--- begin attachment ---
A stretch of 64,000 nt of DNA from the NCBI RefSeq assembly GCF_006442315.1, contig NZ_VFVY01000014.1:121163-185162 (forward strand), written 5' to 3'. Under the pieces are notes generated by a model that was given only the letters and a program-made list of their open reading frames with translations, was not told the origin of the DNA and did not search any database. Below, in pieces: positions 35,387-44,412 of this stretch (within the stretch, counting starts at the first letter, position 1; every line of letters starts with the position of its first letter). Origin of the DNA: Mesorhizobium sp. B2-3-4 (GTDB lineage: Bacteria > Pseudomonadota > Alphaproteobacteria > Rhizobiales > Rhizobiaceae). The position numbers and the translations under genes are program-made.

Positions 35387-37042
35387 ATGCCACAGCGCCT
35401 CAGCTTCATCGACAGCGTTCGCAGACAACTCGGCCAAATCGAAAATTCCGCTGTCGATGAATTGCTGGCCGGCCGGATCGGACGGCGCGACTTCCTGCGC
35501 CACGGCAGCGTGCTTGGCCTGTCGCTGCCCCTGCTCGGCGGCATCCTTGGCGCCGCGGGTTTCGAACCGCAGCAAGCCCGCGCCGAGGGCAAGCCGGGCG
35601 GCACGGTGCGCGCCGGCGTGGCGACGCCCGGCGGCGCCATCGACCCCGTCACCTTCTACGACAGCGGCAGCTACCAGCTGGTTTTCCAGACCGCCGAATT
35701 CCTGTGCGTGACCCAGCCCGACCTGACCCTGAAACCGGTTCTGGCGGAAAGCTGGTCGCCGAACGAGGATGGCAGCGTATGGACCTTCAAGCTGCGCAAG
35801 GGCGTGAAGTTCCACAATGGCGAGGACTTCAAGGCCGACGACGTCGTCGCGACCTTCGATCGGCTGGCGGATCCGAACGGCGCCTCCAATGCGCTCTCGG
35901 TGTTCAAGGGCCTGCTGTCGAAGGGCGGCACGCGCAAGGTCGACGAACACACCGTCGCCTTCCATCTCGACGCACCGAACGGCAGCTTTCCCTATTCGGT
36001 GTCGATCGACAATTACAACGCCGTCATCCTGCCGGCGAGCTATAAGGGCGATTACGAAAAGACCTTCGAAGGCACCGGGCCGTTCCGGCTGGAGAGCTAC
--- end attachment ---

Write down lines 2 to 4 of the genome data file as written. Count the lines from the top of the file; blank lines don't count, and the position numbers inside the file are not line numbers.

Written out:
Positions 35387-37042
35387 ATGCCACAGCGCCT
35401 CAGCTTCATCGACAGCGTTCGCAGACAACTCGGCCAAATCGAAAATTCCGCTGTCGATGAATTGCTGGCCGGCCGGATCGGACGGCGCGACTTCCTGCGC